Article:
By Kristy Bellingham, original article can be found here.
Does your resume make it easy or hard to determine that you are a great match for the position you have just applied for? “Easy!” you exclaim.
Did you get a call or email from the company asking for an interview time? No? There is a reason. If you don’t make it perfectly obvious that you are a match for the job then you are going to be passed over. Why? Because recruiters have limited time to review resumes, we receive hundreds a day for the 40+ open positions we are typically working on.
If you are serious about a job or company then it is imperative that you tailor your resume to show your background has the experience needed in the job description. You only have 25- 30 seconds of a recruiters attention. We have hundreds of resumes we look at everyday. Our job is to make it as easy as possible for a hiring manager to say “yes!” to a candidate.
Take the time to include the information we need to quickly determine if the hiring manager will want to talk to you. Would you contact a potential customer and present collateral that is not specific to their company? Most resumes are general in nature. If you are applying for a Security Sales position highlight your security sales experience. If you are applying for a SaaS SMB sales role highlight your relevant SaaS experience selling into the SMB market. You get the idea..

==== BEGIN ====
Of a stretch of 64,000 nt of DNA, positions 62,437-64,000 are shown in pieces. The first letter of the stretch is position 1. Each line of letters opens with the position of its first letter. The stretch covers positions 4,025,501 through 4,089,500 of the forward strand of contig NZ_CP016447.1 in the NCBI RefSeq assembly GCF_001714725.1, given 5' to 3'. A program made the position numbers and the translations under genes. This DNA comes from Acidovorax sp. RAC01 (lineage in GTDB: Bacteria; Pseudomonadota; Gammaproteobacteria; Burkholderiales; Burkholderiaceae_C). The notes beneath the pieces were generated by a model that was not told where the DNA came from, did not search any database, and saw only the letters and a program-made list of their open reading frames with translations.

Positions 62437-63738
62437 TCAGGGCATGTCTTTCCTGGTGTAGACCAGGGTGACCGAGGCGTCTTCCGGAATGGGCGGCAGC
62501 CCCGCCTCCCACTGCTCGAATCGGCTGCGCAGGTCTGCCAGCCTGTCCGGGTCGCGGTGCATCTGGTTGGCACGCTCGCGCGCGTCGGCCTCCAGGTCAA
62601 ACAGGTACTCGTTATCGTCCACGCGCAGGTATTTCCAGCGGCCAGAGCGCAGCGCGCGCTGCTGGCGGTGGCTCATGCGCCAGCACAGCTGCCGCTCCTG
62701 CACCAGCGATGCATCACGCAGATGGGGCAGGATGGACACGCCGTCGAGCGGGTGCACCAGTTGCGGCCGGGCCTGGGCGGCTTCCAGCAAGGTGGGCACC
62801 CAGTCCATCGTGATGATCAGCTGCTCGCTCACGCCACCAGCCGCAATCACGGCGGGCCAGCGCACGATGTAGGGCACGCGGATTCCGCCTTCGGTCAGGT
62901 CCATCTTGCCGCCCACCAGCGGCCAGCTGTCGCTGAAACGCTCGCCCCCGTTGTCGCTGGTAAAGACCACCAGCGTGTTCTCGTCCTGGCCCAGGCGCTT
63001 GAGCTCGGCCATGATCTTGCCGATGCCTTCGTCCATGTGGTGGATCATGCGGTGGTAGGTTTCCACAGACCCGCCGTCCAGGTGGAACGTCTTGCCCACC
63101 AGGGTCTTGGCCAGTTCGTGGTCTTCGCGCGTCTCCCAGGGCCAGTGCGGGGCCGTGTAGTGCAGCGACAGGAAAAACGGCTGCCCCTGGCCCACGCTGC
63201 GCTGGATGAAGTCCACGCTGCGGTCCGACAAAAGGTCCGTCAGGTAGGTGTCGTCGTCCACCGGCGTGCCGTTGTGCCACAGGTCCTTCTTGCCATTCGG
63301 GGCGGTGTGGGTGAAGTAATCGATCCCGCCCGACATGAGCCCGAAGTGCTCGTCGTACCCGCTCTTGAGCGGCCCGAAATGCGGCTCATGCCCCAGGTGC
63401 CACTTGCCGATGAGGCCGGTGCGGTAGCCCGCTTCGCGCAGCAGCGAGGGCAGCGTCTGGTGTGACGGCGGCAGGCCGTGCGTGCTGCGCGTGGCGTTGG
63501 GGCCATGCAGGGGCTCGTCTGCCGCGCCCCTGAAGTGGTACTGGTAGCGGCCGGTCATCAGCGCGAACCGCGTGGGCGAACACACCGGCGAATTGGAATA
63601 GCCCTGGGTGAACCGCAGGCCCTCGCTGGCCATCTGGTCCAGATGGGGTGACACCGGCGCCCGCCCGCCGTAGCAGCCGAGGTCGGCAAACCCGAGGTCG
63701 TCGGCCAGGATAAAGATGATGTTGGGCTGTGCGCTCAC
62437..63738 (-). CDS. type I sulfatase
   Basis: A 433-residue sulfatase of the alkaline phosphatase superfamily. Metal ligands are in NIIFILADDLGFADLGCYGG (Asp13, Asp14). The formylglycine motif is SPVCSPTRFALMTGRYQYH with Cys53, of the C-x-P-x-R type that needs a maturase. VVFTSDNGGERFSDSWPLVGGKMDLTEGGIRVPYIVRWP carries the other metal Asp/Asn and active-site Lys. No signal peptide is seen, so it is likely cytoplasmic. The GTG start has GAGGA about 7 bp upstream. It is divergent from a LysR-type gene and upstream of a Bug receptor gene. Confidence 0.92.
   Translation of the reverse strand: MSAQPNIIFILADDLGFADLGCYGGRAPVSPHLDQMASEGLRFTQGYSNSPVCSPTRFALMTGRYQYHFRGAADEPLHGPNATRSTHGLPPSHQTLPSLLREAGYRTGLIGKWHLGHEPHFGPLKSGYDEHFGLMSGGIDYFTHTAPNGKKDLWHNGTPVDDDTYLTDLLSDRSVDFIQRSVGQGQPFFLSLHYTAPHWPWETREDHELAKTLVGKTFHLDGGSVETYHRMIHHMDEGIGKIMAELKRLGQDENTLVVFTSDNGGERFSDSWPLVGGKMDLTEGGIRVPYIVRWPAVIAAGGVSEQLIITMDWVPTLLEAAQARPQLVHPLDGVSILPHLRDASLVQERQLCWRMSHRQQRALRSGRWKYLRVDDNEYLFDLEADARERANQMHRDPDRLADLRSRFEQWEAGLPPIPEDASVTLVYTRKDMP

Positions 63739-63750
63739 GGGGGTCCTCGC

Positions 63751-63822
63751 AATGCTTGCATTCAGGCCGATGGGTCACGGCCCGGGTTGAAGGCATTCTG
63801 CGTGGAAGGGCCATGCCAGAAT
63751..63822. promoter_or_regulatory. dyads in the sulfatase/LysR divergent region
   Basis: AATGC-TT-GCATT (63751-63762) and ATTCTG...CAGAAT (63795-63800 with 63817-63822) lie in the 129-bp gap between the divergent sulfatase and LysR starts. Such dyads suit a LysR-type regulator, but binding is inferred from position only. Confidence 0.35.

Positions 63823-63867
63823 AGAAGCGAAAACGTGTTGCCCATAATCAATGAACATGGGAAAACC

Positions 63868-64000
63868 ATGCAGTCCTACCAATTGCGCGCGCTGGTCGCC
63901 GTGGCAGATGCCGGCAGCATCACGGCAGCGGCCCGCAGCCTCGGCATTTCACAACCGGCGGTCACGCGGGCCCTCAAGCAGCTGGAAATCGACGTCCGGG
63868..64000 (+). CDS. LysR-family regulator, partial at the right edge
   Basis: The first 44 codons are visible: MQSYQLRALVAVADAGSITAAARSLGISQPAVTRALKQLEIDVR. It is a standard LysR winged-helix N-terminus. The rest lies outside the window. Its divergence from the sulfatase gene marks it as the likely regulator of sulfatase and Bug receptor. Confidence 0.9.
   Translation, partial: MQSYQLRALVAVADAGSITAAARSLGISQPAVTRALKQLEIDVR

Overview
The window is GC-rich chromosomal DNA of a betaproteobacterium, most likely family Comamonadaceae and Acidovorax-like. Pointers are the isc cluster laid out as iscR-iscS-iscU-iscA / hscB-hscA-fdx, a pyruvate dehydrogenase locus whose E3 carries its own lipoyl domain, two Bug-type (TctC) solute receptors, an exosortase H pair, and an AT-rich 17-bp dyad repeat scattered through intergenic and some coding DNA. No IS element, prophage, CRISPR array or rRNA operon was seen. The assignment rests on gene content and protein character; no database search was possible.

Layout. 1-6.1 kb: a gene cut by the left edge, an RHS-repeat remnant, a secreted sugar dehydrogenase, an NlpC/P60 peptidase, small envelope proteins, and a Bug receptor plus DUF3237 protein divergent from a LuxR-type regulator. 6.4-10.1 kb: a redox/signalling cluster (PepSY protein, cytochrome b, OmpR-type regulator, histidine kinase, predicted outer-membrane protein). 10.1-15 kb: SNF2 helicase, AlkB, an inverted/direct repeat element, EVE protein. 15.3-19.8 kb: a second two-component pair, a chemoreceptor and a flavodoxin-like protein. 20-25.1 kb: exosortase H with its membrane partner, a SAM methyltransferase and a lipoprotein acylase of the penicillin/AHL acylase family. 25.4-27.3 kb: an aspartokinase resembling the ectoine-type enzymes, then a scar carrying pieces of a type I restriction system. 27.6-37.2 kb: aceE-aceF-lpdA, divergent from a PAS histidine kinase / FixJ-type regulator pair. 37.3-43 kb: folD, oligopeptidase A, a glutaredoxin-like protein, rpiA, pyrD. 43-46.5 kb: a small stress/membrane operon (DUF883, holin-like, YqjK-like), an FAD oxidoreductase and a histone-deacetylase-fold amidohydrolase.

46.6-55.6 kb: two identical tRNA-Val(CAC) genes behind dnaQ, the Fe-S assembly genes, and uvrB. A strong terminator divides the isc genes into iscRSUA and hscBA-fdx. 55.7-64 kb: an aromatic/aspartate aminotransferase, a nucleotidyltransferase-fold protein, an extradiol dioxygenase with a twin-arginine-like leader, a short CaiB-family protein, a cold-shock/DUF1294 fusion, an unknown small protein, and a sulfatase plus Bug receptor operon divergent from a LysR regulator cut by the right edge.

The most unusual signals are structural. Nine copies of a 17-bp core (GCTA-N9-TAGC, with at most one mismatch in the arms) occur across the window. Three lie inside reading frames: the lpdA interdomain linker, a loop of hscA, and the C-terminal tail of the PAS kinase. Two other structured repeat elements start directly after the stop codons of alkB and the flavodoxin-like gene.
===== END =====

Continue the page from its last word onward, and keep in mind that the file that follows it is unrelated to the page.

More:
Here are some basic elements that are constantly overlooked.
1. Provide a clear concise summary of each company you have worked for in the past (including a live link embedded in the company name).
for example:XYZ company provides SaaS Analytics for the healthcare, manufacturing and pharmaceutical industries.
2. Provide a clear concise summary of what you have sold for each role including product category types, specific product names, and industries you have sold into.
for example: XYZ Company, Sales Executive. Products sold SaaS Analytics including xyz business intelligence and xyz big data into the healthcare and manufacturing industries in NY, NJ, PA, DE.
3. Tailor your resume to the job you are applying to. Would you give a generic sales pitch if it was already outlined what the potential customer is looking for? On your resume this includes highlighting specific experience and including details in your experience that you know the company is looking for (based on the job description).
3. Include quota, percentage of achievement and actual revenue for each role .
4. Current location (a city and state is sufficient – your phone number is not enough).
5. Name your resume “first name last name “resume” month year.
6. Limit the use of acronyms. DON’T use if they are unique within your company.
7. Apply for positions that you are qualified for. Do not apply for positions you “think you can do” or that you “want to do” or that look interesting.
What will you make with IBM?